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Call me picky, but I prefer my greens to be those of the garden variety, not something growing on my cheese. 

Don’t you just hate when that happens? You buy a block of cheese and before you can use it up it turns into something that looks more like a science fair project than a tasty dairy product.

 

I’ll admit it. Back in my carefree spendthrift days, I’d toss the cheese in the garbage when it turned moldy—oblivious to the fact that I might as well be throwing dollar bills away.

True, we could opt for buying just a few slices at a time from the deli counter, but that’s too expensive. And unnecessary. I can save more than $2 a pound off the best price at the supermarket if I buy in bulk from a discount warehouse like Sam’s Club or Costco. And that presents a storage challenge.


MORE: Food Cost-Cutting Strategies for Every Lifestyle


Whoever said, “An ounce of prevention is worth a pound of cure,” must have been a deli owner. Think about it. With all that cheese in those cases, have you ever seen one growing green mold? Never. 

All I know about the proper care and handling of cheese I learned from one such person. That kind deli owner introduced me to the two archenemies of cheese: bacteria and air.

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If you’ve ever been in serious debt or are right now you know the feeling that your creditors own you lock, stock and bank account. I’ve been there, I know.

Debt steals your freedom one option at a time until you become its prisoner.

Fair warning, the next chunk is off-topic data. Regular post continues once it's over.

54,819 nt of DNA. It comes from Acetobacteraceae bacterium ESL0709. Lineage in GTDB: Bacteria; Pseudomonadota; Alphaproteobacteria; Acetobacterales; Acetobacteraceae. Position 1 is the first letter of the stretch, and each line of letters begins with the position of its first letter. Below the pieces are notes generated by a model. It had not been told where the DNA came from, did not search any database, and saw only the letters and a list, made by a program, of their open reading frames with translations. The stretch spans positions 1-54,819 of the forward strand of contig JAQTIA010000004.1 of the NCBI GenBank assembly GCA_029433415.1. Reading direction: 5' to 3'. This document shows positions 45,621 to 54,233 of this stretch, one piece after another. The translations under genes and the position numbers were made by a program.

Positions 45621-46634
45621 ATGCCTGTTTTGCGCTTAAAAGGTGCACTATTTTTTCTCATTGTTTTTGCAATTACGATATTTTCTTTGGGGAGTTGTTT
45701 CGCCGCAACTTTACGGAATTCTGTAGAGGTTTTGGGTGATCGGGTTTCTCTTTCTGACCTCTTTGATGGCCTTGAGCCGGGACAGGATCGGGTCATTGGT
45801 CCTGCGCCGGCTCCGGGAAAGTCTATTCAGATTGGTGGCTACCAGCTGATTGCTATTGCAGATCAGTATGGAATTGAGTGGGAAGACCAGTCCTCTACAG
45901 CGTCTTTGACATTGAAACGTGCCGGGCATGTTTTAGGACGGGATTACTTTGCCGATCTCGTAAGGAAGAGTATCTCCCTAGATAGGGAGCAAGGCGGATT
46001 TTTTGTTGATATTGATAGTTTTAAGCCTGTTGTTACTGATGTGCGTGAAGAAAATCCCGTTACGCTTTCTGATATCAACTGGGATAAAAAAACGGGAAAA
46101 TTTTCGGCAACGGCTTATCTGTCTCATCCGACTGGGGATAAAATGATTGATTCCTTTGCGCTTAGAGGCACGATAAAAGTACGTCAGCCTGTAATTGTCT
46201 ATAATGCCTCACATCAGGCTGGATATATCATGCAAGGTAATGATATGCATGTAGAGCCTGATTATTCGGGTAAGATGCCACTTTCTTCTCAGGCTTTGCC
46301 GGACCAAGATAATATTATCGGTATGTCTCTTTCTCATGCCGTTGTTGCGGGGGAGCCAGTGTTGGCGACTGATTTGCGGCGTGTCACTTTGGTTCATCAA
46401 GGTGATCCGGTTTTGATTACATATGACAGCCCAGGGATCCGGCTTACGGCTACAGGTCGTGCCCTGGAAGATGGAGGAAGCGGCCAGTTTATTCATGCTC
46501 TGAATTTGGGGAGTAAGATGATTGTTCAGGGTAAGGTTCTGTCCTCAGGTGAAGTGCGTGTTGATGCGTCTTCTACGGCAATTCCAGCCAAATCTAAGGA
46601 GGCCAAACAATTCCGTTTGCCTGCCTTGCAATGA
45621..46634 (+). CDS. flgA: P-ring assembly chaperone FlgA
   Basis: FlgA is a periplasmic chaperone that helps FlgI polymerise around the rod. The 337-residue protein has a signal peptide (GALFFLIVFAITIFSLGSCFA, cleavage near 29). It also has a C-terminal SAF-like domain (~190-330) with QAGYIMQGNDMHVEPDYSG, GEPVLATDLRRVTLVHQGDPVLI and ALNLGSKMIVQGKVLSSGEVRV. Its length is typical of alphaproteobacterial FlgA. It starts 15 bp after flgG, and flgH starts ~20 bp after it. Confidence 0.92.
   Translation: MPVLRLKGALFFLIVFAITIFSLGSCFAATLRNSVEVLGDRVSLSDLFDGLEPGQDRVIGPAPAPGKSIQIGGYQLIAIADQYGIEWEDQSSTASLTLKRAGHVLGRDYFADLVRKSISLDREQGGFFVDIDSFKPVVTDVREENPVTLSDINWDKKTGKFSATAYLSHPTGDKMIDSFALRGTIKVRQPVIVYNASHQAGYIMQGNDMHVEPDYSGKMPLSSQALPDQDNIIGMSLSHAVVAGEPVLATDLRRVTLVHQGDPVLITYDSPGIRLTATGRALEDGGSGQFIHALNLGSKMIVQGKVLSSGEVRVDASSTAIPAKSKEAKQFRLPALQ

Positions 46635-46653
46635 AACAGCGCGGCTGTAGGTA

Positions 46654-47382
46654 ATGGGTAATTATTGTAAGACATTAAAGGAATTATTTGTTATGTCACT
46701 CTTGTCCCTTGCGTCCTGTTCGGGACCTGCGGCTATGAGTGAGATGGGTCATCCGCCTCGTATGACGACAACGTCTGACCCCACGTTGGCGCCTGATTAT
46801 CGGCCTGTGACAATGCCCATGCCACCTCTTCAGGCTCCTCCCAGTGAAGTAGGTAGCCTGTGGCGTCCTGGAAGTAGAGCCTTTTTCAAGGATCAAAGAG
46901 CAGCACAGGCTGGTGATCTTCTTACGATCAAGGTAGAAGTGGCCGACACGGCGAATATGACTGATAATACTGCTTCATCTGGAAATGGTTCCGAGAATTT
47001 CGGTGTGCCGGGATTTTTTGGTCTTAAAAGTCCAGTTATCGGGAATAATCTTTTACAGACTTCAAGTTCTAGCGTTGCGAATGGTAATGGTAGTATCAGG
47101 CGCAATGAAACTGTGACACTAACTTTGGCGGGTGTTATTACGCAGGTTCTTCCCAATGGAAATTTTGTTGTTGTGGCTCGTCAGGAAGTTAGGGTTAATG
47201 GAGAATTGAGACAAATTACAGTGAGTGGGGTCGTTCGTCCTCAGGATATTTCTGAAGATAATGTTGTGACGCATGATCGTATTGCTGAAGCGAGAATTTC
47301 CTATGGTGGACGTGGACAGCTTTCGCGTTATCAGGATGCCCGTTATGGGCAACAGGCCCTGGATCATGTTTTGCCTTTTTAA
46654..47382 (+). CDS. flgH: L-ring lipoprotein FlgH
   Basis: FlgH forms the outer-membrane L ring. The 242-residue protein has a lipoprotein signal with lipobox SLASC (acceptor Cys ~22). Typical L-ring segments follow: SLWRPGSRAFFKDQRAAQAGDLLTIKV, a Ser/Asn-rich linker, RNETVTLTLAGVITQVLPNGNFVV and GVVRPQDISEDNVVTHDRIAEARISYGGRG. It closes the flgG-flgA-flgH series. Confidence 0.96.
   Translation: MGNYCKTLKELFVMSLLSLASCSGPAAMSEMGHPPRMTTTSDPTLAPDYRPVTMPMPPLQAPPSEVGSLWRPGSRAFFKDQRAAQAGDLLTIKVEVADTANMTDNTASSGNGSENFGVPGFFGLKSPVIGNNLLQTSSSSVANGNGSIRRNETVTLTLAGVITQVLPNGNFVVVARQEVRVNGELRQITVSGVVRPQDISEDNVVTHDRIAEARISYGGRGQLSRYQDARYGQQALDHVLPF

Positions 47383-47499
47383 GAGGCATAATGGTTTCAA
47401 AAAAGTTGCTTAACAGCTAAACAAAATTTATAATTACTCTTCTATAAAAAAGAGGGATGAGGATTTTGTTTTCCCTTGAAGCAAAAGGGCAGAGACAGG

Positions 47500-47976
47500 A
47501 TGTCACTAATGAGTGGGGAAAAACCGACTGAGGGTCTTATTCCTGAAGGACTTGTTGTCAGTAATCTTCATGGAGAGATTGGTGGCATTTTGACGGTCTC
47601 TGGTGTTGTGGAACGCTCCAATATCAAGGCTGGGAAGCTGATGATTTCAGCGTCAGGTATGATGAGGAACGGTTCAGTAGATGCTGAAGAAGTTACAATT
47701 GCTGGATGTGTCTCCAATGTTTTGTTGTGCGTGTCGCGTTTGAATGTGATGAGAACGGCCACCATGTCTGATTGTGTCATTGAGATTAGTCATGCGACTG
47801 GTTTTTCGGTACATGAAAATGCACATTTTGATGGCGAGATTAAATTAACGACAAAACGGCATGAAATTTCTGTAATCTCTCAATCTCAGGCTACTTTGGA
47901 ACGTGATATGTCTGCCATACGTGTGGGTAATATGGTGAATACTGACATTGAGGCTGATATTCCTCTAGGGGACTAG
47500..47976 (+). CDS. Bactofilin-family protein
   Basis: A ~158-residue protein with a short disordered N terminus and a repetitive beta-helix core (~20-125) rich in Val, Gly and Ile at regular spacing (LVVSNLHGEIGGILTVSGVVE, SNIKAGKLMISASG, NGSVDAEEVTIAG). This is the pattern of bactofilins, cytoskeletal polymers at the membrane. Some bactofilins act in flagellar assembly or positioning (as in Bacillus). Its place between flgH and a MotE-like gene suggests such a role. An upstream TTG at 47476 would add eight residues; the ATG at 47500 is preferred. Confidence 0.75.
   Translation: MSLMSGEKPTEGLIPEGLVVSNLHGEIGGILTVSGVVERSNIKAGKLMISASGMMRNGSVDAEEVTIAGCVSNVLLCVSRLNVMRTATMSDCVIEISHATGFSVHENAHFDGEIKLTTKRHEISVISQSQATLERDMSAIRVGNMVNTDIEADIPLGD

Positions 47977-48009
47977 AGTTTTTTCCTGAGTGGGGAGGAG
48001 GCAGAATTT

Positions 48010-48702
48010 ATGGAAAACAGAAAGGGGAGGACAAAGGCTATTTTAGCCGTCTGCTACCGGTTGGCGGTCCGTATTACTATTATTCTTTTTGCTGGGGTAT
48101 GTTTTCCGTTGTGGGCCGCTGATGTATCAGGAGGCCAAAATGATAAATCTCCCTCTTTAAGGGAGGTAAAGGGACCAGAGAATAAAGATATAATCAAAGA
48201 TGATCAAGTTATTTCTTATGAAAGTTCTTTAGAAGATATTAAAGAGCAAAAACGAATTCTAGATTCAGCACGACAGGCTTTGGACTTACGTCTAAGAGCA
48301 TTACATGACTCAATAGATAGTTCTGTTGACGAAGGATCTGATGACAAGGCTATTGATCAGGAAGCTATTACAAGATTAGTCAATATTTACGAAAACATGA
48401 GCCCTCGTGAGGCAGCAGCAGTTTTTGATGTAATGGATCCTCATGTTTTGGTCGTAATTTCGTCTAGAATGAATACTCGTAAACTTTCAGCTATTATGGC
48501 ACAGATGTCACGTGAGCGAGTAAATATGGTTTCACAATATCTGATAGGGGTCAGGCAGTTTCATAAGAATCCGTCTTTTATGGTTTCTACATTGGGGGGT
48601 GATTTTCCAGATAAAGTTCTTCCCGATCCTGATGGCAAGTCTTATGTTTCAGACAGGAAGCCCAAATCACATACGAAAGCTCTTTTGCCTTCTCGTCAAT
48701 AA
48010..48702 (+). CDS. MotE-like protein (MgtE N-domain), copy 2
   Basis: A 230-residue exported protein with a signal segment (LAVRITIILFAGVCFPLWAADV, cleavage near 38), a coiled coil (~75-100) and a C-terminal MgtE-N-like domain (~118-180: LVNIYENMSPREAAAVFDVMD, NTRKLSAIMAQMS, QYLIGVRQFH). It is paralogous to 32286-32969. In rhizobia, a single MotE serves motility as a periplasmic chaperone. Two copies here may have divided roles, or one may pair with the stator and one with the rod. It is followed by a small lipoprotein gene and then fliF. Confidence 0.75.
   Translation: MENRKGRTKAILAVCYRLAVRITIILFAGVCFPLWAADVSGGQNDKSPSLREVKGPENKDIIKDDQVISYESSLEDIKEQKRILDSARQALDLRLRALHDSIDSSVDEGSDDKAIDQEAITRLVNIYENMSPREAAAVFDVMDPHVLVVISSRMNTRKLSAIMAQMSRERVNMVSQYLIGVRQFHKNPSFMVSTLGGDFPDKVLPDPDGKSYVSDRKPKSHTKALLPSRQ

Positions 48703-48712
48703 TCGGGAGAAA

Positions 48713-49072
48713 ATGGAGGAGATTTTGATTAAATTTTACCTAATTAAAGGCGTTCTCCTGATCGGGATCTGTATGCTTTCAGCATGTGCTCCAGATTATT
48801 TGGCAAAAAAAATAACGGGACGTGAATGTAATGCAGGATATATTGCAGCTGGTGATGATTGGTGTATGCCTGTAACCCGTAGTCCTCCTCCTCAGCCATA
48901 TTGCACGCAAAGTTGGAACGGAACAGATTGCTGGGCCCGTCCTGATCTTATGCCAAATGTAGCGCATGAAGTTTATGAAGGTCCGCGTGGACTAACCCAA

woman-with-debt-worried-about-bills-to-pay

 

Debt keeps you chained to a job you hate. It keeps you stuck in the past, unable to move forward in life. And big debt causes terrible stress that makes it hard to breathe, keeps you awake, spoils relationships and zaps the joy out of living.

It makes sense that if debt steals your options, then repaying debt creates financial freedom. But that’s not necessarily true.


RELATED: The Difference Between Safe Debt and Stupid Debt is Huge


If you spend just the amount you earn, you won’t be living beyond your means or creating new debt to bridge the shortfall, but you will be broke at the end of every month spinning your wheels, living from one paycheck to the next.

The first rule of sound money management is to live below your means—spend less than you earn. This means creating a margin between what you earn and what you spend. The secret to finding financial freedom—freedom from financial worry, fear and want—is in the gap between the amount you earn and what you spend.

The bigger the gap, the more freedom you will enjoy. It’s the money you don’t spend that gives you the freedom to grow your dreams and prepare for the future.

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